4. Sine Rhesus monkeys who are the most aggressive of all the monkey species, we can say that other species will also not beome aggresive.
(The final conclusion including the correct assumption)

Does this help?

Last edited by OptimusPrepJanielle on 12 Mar 2016, 23:50, edited 1 time in total.

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Re: In 1960 s studies of rats, scientists found that crowding [#permalink]

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New post 12 Mar 2016, 22:20
Hi OptimusPrepJanielle, thanks a lot for the response.. Just a small query, how did you arrive at the following premise?

"2. Rhesus monkeys are the most aggressive in nature"

Thanks in advance..

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Re: In 1960 s studies of rats, scientists found that crowding [#permalink]

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rs47 wrote:
Hi OptimusPrepJanielle, thanks a lot for the response.. Just a small query, how did you arrive at the following premise?

"2. Rhesus monkeys are the most aggressive in nature"

Thanks in advance..


Hi rs47,

I think my language made you misunderstand my response. Sorry for that.
The points 1 2 and 3 are the flow of thoughts (taking into account the option C) which I have written before hand and then 4th point restates the assumption.

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Re: In 1960 s studies of rats, scientists found that crowding [#permalink]

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Hello from the GMAT Club VerbalBot!

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Re: In 1960 s studies of rats, scientists found that crowding [#permalink]

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New post 22 May 2016, 14:57
can a moderator go in and edit the question so that the answer is concealed? defeats the whole point of doing the question

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Re: In 1960 s studies of rats, scientists found that crowding [#permalink]

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eyunni wrote:
In 1960’s studies of rats, scientists found that crowding increases the number of attacks
among the animals significantly. But in recent experiments in which rhesus monkeys
were placed in crowded conditions, although there was an increase in instances of
“coping” behavior—such as submissive gestures and avoidance of dominant
individuals—attacks did not become any more frequent. Therefore it is not likely that,
for any species of monkey, crowding increases aggression as significantly as was seen in
rats.

Which of the following, if true, most strengthens the argument?

A. All the observed forms of coping behavior can be found among rhesus monkeys living in uncrowded conditions.

B. In the studies of rats, nondominant individuals were found to increasingly avoid dominant individuals when the animals were in crowded conditions.

C. Rhesus monkeys respond with aggression to a wider range of stimuli than any other monkeys do.

D. Some individual monkeys in the experiment were involved in significantly more attacks than the other monkeys were.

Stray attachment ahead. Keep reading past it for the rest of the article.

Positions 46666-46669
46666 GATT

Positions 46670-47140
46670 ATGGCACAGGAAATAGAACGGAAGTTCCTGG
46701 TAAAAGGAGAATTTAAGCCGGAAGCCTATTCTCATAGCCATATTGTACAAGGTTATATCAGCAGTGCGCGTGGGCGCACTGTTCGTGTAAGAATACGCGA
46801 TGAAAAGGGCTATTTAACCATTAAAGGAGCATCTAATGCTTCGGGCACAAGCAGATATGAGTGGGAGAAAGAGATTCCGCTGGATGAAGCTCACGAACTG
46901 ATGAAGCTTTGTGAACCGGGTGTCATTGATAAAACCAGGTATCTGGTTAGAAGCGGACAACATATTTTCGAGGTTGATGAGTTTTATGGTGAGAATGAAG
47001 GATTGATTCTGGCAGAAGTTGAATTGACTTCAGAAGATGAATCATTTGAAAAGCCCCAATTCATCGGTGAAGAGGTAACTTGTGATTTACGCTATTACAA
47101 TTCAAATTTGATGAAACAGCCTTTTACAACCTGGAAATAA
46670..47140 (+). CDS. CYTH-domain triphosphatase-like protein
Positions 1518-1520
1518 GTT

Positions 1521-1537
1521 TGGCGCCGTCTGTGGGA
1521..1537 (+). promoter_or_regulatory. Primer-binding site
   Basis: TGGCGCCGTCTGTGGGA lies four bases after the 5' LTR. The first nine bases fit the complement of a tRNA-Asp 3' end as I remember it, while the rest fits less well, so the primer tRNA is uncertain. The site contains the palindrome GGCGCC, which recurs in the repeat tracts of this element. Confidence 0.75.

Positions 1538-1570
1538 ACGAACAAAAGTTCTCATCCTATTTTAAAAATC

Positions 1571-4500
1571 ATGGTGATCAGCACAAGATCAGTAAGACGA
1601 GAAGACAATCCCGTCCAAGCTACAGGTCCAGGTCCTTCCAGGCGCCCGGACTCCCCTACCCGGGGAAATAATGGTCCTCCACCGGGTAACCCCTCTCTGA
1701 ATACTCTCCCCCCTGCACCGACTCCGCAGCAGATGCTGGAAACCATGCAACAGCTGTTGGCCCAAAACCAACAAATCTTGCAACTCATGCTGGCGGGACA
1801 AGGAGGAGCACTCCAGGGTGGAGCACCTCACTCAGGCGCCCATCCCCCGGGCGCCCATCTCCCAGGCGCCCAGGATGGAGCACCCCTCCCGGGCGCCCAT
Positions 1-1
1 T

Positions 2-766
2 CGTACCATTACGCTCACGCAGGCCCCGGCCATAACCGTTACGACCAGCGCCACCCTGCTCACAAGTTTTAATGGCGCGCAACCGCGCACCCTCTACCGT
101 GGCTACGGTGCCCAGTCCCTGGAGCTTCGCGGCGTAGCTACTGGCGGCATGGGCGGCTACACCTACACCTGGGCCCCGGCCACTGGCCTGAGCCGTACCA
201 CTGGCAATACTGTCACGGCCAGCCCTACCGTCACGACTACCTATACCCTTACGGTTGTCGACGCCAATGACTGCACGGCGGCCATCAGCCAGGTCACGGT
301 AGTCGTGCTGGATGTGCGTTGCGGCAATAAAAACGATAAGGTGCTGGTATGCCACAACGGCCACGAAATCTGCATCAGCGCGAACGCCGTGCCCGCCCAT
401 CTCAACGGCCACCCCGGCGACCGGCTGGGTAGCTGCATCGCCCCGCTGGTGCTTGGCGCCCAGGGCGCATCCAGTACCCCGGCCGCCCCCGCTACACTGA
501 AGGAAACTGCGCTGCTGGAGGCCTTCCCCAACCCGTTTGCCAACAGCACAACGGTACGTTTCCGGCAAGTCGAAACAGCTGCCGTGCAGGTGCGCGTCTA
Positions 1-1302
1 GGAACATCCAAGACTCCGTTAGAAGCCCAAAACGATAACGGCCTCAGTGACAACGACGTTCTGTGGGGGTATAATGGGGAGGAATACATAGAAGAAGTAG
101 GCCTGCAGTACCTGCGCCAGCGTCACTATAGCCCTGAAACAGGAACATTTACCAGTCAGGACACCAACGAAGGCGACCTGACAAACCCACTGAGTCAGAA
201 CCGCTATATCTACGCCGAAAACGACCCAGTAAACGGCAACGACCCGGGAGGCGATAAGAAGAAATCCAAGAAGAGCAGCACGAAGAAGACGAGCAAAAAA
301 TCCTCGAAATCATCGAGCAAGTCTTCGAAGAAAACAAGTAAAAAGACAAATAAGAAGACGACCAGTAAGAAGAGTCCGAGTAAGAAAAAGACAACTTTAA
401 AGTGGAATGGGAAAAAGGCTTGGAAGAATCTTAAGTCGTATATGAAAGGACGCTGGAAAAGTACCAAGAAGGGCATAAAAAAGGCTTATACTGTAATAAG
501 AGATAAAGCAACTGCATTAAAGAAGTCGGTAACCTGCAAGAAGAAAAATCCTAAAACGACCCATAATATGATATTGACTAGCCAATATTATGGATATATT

E. Some of the coping behavior displayed by rhesus monkeys is similar to behavior rhesus monkeys use to bring to an end an attack that has begun.

Please explain your answers.


C is the correct answer.

Amongst all types of monkeys rhesus monkey respond aggressively to a wide range of things. Now it means they get angry often and get angry on a lots of things. They are the angriest of all monkeys. Now if the angriest of all (these rhesus) did not responded aggressively to crowding, the other varieties of monkeys which are comparatively more milder and gentler then rhesus will not also respond to the crowding.

An analogy will be IF a gladiator someone can fight with a ferocious tiger without any fear then it is logical to think that he would NOT be afraid to fight with a goat. Similarly if over crowding is not making rhesus (who gets violent easily) aggressive, then other monkeys might not get aggressive either .
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Re: In 1960 s studies of rats, scientists found that crowding [#permalink]

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New post 26 Jul 2017, 10:27
Merged topics. Please, search before posting questions!
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Re: In 1960 s studies of rats, scientists found that crowding [#permalink]

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New post 04 Oct 2017, 09:03
I got a modified version of the question in GMATPrep EP2. Please have a look at the below question:

In 1960’s studies of rats, scientists found that crowding increases the number of attacks among the animals significantly. But in recent experiments in which rhesus monkeys were placed in crowded conditions, it was not such attacks that increased significantly,but rather instances of “coping” behavior, such as submissive gestures, avoidance of dominant individuals and huddling with relatives. Therefore the evidence from rhesus monkeys makes it doubtful that crowding significantly increases aggressive impulses in primates.
Which of the following, if true, most seriously weakens the argument?

A. The rhesus monkey is the species of monkey that is most prone to fighting.
B. Coping behavior was adopted by the crowded monkeys to forestall acts of aggression among them.
C. All the observed forms of coping behavior can be found among rhesus monkeys living in uncrowded conditions.
D. Some individual monkeys in the experiment were involved in significantly more attacks than the other monkeys were.
E. Some of the rhesus monkeys in the experiments were subjected to levels of crowding that are unlikely to occur in natural circumstances.

[Reveal] Spoiler:
B


Experts please advise. :-)

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Re: In 1960 s studies of rats, scientists found that crowding   [#permalink] 04 Oct 2017, 09:03